Remote desktop access is nothing new – Windows has had it for years – but as with everything else, Microsoft is rapidly losing the monopoly by smaller companies determined to bring out their own alternatives. One such alternative is Crossloop.
I have been watching Crossloop for a while and so far I have been extremely impressed. Now that they have brought out a new version, I am now totally blown away. Profiles and details of your remote sessions makes this a serious tool in the remote access market.
But before I get into the nitty gritty details, let’s take a moment to help out the non-techie crowd by explaining what remote desktop access is. Say you are in the United States and your computer-savvy genius friend is in Germany (hey, I’m in Germany! What a coincidence!). Obviously your computer genius friend in Germany can’t fly over to the United States everytime you have a computer issue and giving computer support over the phone is very hit and miss (“yeah, it’s a squiggly thingie-wingie with weird colours man!”). So what’s the alternative? Letting your computer genius buddy access and take control of your computer from where they are in the world. That’s “remote access”.
Now before you start getting all paranoid, no-one can remotely access your desktop without you allowing it first. You have to provide a password to the person wanting access and you can revoke the access at any time. You will also have to allow the person through your firewall. But when the person finally does get access, they can see your screen and advise you on what to do. Everything is “view only” so if you don’t know the person advising you, you don’t have to worry about them changing anything or copying anything off your hard-drive. They will only see what you want them to see.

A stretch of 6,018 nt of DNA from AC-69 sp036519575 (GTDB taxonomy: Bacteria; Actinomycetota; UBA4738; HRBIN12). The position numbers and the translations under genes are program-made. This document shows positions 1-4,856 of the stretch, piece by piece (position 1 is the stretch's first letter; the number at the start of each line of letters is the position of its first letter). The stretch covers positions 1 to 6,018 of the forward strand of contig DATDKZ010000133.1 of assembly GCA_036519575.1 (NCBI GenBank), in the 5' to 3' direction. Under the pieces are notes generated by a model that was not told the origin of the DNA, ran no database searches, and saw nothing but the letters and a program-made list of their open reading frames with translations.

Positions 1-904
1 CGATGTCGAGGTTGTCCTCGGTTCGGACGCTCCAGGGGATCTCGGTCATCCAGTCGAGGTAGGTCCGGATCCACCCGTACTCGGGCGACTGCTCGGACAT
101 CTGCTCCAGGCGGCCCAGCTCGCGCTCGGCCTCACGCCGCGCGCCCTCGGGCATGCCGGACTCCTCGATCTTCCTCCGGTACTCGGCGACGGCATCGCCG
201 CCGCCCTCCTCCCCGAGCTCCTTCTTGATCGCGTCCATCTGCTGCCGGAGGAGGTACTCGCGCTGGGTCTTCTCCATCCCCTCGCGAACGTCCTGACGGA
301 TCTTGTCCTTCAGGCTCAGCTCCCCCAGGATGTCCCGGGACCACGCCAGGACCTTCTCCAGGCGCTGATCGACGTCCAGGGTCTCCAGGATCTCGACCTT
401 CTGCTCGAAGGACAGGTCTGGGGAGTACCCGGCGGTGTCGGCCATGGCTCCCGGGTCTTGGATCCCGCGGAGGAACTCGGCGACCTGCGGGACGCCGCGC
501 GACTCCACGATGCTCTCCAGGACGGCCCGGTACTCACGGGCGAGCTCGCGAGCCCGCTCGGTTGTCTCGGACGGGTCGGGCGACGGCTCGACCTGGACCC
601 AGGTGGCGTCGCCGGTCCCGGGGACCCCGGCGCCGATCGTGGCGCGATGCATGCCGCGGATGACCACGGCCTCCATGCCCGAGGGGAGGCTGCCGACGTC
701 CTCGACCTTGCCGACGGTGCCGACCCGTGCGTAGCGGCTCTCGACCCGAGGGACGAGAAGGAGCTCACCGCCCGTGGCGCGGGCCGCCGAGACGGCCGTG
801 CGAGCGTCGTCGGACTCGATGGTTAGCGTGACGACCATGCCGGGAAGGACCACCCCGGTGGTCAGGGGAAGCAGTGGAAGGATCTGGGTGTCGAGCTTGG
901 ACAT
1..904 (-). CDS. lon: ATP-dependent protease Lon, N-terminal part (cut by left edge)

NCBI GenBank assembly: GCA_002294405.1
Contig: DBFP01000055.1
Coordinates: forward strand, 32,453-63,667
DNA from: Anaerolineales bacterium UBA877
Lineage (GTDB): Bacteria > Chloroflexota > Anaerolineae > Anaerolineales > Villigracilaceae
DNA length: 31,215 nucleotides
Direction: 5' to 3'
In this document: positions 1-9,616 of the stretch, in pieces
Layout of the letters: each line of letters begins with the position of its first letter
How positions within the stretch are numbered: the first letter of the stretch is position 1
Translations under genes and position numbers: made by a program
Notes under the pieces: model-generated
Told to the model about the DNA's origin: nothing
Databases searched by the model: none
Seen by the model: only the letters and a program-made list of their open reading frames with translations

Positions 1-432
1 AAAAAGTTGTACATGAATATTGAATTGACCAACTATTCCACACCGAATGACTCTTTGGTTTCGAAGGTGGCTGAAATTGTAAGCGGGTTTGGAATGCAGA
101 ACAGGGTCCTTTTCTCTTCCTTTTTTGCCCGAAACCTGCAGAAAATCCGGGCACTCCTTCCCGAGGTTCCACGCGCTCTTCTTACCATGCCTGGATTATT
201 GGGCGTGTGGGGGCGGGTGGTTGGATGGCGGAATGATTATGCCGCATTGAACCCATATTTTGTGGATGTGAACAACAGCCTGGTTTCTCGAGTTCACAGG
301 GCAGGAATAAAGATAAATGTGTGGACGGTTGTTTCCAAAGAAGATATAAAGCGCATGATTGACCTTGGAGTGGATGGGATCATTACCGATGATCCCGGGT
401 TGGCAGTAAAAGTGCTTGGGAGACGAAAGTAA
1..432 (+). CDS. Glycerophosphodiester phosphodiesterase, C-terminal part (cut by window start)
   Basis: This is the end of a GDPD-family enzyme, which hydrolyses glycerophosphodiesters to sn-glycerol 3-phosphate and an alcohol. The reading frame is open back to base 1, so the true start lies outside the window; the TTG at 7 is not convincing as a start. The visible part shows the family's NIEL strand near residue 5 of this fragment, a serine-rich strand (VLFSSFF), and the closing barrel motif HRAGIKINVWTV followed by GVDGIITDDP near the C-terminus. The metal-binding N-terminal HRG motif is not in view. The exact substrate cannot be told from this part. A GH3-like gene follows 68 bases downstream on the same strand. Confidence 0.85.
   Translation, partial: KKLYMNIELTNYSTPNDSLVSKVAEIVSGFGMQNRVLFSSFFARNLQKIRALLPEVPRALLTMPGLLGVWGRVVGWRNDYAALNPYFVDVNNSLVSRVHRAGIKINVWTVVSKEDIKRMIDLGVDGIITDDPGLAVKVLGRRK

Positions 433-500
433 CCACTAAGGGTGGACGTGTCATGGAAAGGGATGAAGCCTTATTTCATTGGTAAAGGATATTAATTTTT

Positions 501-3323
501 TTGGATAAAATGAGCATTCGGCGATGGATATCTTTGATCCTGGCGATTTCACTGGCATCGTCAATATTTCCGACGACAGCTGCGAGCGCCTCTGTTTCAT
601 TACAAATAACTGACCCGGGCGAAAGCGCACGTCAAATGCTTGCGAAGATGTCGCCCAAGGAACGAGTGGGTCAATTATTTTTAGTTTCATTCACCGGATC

OK, now with Crossloop, both parties need to have the program installed on their computer. Whenever you need to use it, fire it up and you’ll see the following box (see graphic). If you are the one wanting to grant remote access, you would click on “share” and then give the person wanting access the unique password. If you are the one trying to gain access, click on “access”, enter the password you are given by the other party and wait to be connected.
Now the person who wants you to access their computer will probably have to confirm to their firewall that they want to let you through, but normally this is nothing more than clicking the right box. This is what I like so much about Crossloop – the sheer simplicity of it. There’s no difficult set-up to take care of. It’s just choose your option and click. So easy even the baby could set it up for you.
Once the person is in, you can revoke the access at any time using the disconnect button. So if you are the remote accesser, be nice and don’t make fun of the Britney Spears desktop wallpaper. Just advise the user how to delete the 500 toolbars and then get out of there.
But the part I REALLY like is the ability to set up a free account which you can then use to publicise your IT skills. Here is my page for example. People who do IT support for a living will find this feature invaluable as it will not only help you to advertise yourself but the page also keeps detailed records of each remote session. After the remote session is over, each party can then rate and comment on one another. To gain customers, you can put a widget on your blog / website / social network page.
If I had to nominate a program for Best New “remote access” Software Program of 2007, Crossloop would be it. No other contenders!
For some Crossloop videos see CrossLoop review in MUO directory. In case you’re interested in collaboration-focused remote screen sharing Offeools make sure to check out 7 easy Screen-Sharing and Remote-Access Tools
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